Sixteen days before the March 2 general election, the Joint List launched sector-based campaigns on Sunday, February 16, in Yiddish, Russian and Amharic, seeking to present itself as the electoral choice for all marginalized communities in Israel.
On that day, the Joint List began displaying posters in the ultra-Orthodox (haredi) areas of cities like Bnei Brak and Beit Shemesh which read, “Your vote against the conscription decree,” making reference to the unwillingness of most haredi men – with the overwhelming support of the ultra-orthodox community in general – to be legally obligated to serve in the Israeli army, a long sought goal of Zionist parties, but one which has historically been relinquished time and again to enable governments, right and left, to form coalitions with the main haredi parties.
Another message, in Hebrew and Amharic (a native language of Ethiopia spoken and read by Israelis originating from that country), was also put up on Sunday in areas where many Ethiopian Israelis live, including the cities of Petah Tikva and Rehovot, and reads, “Your vote against police brutality.” This message expresses the experience shared by many Israelis of Ethiopian-origin who suffer from racist and discriminatory treatment by police, a phenomenon which has fueled angry protests by this community in recent years.
In cities with large communities of Russian-speaking immigrants, like the Bat Yam and Ashdod, who emigrated to Israel from Russia, Moldova and Ukraine, posters in Hebrew and Russian read, “Your vote for equality and civil rights.” There are many tens of thousands of immigrants from the former Soviet Union who who are not recognized as Jews by the state’s Chief Rabbinate, but who emigrated to Israeli based on the 1952 Law of Return, which allows anyone with one Jewish grandparent to obtain citizenship. Because they are not recognized as Jews by the established rabbinate, these persons are not permitted to register to be married in a Jewish ceremony (even when marrying a “recognized Jew”), and allege discrimination against themselves in a wide range of manners and circumstances.
Several weeks ago, Russian Israelis were in the spotlight of Israel’s perennial “Who is a Jew?” controversy after the Supreme Court ruled in favor of genetic testing to determine whether or not one should be recognized as a Jew. The ruling came in the wake of racist incitement by Chief Rabbi Yitzhak Yosef who alleged that immigrants from the former Soviet Union are “not Jews at all but rather Communists. Hundreds of thousands or tens of thousands of non-Jews came to Israel.”
The leader of the Joint List, MK Ayman Odeh (Hadash), explained the idea behind the new campaigns targeting marginalized citizens: “Incitement is the right wing’s biggest achievement — and real victory will come only when we tear down the walls separating all the state’s citizens… The Joint List will promote the interests of the Arab society and of all marginalized communities.”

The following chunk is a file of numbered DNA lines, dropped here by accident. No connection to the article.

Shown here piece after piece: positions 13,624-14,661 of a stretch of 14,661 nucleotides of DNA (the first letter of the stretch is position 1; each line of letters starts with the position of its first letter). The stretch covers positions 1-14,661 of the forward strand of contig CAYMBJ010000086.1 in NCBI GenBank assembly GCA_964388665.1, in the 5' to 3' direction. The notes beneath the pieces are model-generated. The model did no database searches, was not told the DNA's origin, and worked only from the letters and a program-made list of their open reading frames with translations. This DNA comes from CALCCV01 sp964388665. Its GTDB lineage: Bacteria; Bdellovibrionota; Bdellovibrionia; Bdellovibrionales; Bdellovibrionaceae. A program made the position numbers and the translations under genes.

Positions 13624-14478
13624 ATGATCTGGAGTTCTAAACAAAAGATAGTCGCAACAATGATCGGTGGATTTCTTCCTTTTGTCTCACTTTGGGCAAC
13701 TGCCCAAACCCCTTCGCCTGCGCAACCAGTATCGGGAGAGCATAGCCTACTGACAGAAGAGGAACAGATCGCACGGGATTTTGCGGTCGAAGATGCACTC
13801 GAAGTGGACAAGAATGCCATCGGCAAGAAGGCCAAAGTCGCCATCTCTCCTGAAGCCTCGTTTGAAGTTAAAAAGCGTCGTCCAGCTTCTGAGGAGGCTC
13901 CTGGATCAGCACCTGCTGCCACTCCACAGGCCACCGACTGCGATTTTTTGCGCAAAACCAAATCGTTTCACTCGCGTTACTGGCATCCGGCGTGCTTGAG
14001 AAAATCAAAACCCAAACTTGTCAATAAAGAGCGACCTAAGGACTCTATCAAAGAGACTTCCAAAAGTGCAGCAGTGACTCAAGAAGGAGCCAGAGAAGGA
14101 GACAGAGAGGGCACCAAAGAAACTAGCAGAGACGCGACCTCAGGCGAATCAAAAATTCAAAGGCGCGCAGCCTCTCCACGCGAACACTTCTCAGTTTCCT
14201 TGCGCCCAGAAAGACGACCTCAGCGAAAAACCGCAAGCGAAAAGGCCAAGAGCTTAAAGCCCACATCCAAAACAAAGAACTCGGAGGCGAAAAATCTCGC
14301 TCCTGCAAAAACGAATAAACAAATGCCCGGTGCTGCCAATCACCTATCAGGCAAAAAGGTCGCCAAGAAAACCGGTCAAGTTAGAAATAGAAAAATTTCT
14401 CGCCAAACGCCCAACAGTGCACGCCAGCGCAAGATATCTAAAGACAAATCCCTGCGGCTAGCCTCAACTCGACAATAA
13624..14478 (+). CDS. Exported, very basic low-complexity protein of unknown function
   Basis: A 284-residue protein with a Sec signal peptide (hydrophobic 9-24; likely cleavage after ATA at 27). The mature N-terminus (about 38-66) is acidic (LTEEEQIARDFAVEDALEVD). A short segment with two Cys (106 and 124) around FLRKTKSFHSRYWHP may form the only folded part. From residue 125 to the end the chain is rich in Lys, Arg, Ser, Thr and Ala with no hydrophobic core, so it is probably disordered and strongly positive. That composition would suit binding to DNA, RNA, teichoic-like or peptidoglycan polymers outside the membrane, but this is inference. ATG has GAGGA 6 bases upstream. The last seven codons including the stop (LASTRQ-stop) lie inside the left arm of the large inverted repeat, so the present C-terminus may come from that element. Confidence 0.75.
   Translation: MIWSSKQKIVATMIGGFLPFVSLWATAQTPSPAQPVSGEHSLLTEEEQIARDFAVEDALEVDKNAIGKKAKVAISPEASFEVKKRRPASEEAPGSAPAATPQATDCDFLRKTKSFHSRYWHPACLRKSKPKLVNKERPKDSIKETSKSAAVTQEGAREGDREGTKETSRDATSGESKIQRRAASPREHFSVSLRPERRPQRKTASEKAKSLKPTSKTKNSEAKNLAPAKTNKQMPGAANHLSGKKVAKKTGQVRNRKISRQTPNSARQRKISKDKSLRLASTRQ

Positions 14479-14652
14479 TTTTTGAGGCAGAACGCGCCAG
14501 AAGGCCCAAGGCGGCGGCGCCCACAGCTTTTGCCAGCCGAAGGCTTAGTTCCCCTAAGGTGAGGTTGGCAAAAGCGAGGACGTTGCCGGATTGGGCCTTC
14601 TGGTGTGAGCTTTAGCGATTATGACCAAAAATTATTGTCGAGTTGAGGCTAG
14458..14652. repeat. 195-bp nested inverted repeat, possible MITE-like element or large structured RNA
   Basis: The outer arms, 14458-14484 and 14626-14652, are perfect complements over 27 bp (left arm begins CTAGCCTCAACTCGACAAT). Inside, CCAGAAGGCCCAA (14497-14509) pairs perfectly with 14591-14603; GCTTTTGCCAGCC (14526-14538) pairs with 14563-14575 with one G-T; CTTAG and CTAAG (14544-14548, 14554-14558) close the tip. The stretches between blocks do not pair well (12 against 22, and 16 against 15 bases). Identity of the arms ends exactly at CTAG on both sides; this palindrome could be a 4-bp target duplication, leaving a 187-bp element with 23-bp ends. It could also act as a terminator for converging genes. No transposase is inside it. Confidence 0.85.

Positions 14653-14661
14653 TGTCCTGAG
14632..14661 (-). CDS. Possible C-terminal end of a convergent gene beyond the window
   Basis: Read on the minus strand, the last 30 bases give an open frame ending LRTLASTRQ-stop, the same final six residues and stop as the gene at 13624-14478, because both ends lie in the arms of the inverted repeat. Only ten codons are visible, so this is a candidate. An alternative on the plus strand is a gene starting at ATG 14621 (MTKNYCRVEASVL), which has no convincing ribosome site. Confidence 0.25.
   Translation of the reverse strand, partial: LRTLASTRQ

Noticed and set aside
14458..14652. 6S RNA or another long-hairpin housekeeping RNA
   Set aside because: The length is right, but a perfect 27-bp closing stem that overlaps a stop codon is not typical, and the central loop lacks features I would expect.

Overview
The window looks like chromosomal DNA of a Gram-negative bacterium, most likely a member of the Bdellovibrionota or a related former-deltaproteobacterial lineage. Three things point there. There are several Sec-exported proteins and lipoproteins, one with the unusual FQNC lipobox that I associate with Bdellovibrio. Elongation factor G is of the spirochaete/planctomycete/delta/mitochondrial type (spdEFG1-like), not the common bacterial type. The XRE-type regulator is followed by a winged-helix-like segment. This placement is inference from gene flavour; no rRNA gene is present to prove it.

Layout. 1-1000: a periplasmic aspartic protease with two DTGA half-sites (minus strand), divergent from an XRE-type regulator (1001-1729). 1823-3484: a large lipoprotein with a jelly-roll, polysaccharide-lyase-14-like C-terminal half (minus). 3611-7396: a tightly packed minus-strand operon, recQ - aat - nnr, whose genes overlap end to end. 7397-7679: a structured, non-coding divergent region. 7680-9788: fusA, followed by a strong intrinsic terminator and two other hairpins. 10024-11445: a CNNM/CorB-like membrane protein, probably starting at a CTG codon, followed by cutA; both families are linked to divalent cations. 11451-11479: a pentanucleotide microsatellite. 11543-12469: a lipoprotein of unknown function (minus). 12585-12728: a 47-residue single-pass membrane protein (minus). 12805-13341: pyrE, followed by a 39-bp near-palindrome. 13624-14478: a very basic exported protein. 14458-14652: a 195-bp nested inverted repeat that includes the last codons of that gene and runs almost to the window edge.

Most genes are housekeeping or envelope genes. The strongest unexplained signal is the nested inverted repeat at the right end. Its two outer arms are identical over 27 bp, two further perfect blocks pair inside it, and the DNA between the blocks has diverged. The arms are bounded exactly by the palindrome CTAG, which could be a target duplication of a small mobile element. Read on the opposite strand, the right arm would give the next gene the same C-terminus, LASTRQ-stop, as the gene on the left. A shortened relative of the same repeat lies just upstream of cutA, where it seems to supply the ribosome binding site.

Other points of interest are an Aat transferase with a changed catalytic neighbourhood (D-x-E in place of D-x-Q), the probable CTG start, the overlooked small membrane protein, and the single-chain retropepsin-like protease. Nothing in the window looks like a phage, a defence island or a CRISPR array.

In stark contrast, Blue & White leader MK Benny Gantz gave multiple interviews on Saturday, February 15, in which he repeated his vow that he will not invite the Joint List to join a coalition after the elections. Gantz maintains that he won’t need the support of political alliance with the Joint List in order to become prime minister. “I will not sit down with the Joint List; I do not need their support,” Gantz told Channel 12 news.
MK Odeh told the audience present at an event in the southern city of Be’er Sheva on the morning of the same day, “I don’t know if Gantz and the Likud will succeed in forming a unity government without us; there may in fact be such a possibility.” However, Odeh emphasized “We most definitely want to prevent [far-right Israeli Prime Minister Binyamin] Netanyahu from continuing in his current role. But to do this, Blue & White must reveal to us what their true platform is. I, for one, still do not know what it is. If it is a platform of peace, democracy, and cooperation between Jews and Arabs – we will seriously support it. However, if their platform calls for unilateral annexation and all sorts of ideas that lean to the right – then we will not support them. We need to hear from them explicitly the day after the elections.”
Odeh has also ruled out joining any government that includes racist MK Avigdor Lieberman and his Yisrael Beytenu party. Lieberman, from his perspective, reiterated that he does not oppose joining a government with the newly formed “center-left” Labor-Gesher-Meretz slate. “There’s no more Meretz,” Lieberman said of the party considered to be the most progressive out of the three. “Once there’s no more Meretz, it makes things much simpler.”